And in the midst of all of it, my insurance company is being slow about the requirements for getting him added to my insurance. I won’t bore you with the details, but trust me when I say it’s super lame.


He did not learn any English in China. We were his first English.

He understands more than he speaks, which I think is partly because learning a new language is a big job and partly just because he’s more the strong silent type. Even in China he wouldn’t talk to the doctor or the hotel bellhop who tried engaging him in Mandarin. He’s just not a talker.



But he does understand very well. I generally talk to him like I would talk to any four-year-old, and if he stares blankly I then start gesturing and demonstrating. But it usually doesn’t get that far. I’ve asked him to do several specific things that I did not expect him to understand, only to watch him immediately comply.

We’re also using some of the baby ASL that we used with the first one, which is helpful. He’s got “more” and “eat” down, which is no great surprise. He’s also pro at, “done.”

He has been getting braver about trying to copy things we’re saying these past few days – especially mimicking the big brother. He has been heard to say a few English words on his own as well. He figured out, “uh-oh” with a quickness. He uses, “no” on occasion. He’s also used “eat” and “love you.”

And he uses Chinese words and phrases that we all know and use. He calls us, “mama” and “ba.” He has said, “qing” (please), “xie xie” (thank you), “ai ni” (love you), and “shui” (water).

But mostly he points and grunts. He has pretty well-defined noises and tones for yes/no and for a question/request.


For sleeping, (1) because he wasn’t nighttime potty trained in China and (2) because regression happens. Both are totally normal and okay.

And also because Western toilets are weird when you’ve been trained, and spent all your intimate moments, with a squatty potty. Just one more thing the poor kid has to deal with.




It’s super humbling that people still ask this. It feels like the adoption is “over” in a lot of ways—although, of course, it’s totally not—so I didn’t expect that we’d be on anyone’s radar really. Except wanting to meet/see him. (And I don’t blame you. He’s so. Stinking. Sweet.)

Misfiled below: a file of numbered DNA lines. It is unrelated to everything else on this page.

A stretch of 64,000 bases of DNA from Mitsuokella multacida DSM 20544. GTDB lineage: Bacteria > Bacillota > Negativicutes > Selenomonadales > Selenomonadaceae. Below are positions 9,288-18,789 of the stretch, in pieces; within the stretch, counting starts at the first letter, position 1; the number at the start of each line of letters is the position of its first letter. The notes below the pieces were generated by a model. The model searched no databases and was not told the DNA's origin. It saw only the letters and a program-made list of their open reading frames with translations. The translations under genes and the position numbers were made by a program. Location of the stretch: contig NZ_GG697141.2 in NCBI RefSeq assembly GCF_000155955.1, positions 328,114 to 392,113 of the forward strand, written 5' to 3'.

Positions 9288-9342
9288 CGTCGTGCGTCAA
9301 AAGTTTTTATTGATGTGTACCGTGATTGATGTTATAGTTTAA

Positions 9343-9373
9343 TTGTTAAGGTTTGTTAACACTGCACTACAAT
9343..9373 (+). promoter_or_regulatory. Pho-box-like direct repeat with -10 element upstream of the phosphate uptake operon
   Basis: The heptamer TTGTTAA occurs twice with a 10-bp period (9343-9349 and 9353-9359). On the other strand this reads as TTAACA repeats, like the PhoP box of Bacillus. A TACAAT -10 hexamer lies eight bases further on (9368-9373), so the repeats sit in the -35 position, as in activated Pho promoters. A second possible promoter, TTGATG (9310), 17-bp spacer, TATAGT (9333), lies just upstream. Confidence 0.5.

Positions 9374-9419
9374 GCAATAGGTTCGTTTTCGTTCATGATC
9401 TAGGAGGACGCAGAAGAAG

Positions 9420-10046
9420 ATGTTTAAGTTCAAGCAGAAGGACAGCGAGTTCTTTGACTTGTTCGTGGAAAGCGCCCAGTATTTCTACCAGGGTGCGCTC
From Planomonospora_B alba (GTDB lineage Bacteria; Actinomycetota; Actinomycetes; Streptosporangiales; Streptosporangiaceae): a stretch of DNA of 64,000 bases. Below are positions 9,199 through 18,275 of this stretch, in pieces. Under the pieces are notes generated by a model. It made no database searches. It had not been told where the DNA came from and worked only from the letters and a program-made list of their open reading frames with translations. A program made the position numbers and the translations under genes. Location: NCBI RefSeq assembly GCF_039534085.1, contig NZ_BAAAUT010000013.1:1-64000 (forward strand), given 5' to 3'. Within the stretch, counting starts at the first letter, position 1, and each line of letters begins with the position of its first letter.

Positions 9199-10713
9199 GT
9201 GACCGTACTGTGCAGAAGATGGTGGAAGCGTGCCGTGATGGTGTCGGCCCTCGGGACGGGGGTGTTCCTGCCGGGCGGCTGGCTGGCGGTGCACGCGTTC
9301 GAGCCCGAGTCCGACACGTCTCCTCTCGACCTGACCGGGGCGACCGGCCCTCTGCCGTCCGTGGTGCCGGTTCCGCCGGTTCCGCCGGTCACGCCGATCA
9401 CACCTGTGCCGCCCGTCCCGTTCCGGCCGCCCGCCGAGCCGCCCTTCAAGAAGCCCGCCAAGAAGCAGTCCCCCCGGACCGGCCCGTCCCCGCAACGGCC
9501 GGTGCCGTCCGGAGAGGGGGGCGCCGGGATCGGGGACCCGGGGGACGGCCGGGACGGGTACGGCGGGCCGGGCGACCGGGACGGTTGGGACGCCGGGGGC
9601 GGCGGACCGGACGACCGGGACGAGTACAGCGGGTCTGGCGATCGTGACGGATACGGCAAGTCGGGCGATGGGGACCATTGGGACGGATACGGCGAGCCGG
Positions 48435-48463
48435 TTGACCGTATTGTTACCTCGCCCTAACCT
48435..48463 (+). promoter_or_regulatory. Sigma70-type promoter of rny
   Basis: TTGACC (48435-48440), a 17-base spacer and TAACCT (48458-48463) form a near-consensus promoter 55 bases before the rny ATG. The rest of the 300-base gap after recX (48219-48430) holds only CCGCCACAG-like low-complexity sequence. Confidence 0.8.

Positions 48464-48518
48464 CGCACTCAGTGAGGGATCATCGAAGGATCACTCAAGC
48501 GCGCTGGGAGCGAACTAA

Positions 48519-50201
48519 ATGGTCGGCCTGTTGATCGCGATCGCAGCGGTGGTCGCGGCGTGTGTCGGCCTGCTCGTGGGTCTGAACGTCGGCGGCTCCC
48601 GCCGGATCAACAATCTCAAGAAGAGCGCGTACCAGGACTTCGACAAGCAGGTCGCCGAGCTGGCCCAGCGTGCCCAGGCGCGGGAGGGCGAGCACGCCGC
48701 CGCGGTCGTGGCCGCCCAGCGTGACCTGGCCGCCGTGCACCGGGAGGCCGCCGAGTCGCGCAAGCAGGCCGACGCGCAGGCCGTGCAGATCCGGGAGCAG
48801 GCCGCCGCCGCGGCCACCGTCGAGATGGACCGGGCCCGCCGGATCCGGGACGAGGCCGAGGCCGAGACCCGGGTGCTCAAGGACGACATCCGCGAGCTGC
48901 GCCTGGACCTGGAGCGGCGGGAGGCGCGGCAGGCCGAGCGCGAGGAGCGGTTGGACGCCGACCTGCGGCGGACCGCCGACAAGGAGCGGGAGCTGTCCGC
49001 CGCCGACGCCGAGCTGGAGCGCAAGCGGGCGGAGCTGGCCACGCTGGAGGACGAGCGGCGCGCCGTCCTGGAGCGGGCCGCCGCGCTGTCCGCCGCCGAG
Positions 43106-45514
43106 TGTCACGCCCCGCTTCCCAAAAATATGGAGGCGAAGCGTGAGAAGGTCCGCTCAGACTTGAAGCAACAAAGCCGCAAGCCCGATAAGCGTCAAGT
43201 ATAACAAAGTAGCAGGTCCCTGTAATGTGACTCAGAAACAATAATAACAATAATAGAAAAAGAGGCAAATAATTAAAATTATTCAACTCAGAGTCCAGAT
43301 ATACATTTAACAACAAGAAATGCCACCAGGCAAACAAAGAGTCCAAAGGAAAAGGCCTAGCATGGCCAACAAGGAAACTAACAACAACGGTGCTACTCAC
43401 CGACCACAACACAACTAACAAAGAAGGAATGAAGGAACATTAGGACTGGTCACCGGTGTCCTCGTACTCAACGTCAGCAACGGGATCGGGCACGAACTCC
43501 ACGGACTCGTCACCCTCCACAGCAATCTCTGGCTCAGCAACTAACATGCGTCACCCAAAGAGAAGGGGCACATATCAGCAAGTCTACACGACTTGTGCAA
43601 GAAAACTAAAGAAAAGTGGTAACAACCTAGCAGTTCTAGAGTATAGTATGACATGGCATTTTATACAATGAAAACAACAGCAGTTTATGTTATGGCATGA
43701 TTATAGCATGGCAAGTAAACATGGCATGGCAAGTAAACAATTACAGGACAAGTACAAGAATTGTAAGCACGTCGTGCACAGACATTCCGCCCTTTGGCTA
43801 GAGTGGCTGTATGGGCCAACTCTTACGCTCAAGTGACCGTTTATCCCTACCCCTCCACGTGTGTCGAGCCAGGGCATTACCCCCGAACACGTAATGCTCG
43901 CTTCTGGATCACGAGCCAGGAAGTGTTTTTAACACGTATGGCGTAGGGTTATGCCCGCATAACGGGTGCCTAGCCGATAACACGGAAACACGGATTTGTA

But he really doesn’t need much. The boys are sharing a room and it’s already flush with toys. (I’m constantly inventing new excuses to recycle/donate toys.)

He has clothes for now, and we’re taking that day-by-day in so many ways anyway. Because it’s autumn in Chicagoland, so it’s 60 degrees one day and 80 the next. Because when he came home he fit in 2T jeans, but now that he’s been eating balanced meals for three weeks they’re already too short. And because in the next year or so we’ll be in a rhythm of hand-me-downs. So I hardly know what to buy now and we don’t need to stock up for the future.


We do need this.

  • We’re still praying for healing. He’s had initial check ups here in the states that have confirmed diagnoses from China and revealed tooth decay, but we haven’t been to the specialists yet. We’re still believing we can show up and be told that everything is actually okay.
  • Patience and grace in all of us. Jude is trying to figure out a lot and his heart is healing in spurts, and it can be frustrating. Niah is dealing with a lot of changes, and that is frustrating. Husband and I are figure out how to parent and be married and hold down jobs in the midst of everyone else’s adjustments, and that is hard.

Thanks, fam. I will continue to say that we covet your prayers—because we do—and I will forever brag on them as the fuel that got us through this whole thing. From our families, to our church family, to our Church family, to our online friends, we 100% would not be here without you all.


11 Comments leave one →
  1. Kassandra permalink
    3 October 2018 3:17 PM

    Praying for you all 🙂
    Miss you all so much! Can’t wait to meet him!


  2. Annemarie permalink
    4 October 2018 5:02 AM

    So thankful for all of the positives. Also thankful for the reminder to keep praying for grace, peace and strength for all of you. And if a practical need does arise, you know where to find me. ❤️

    • Lex permalink*
      8 October 2018 12:30 PM

      Thank you for your prayers … and everything else. 🙂 ❤

  3. Elizabeth Bautista permalink
    4 October 2018 7:34 PM

    I will continue to pray for you guys, I can’t imagine all hardship but how would we appreciate all the joys God graces us with without some hardship 💜 I know God will continue to equip you & Tim w/ everything you need and that he will also equip every one of us who cares about you guys w/ extra support for you!

  4. Krystal permalink
    4 October 2018 7:39 PM

    Love y’all and thank you for continuing to share your journey with us. Praying all thet things continue to fall into place.

  5. Michael Ingham permalink
    6 October 2018 8:05 AM

    Thanks for all of this. We are praying fervently for all of the above.

  6. Amber Rodriguez permalink
    7 October 2018 5:22 PM

    Praying for you guys! Each one of you are amazing. 😊😊😊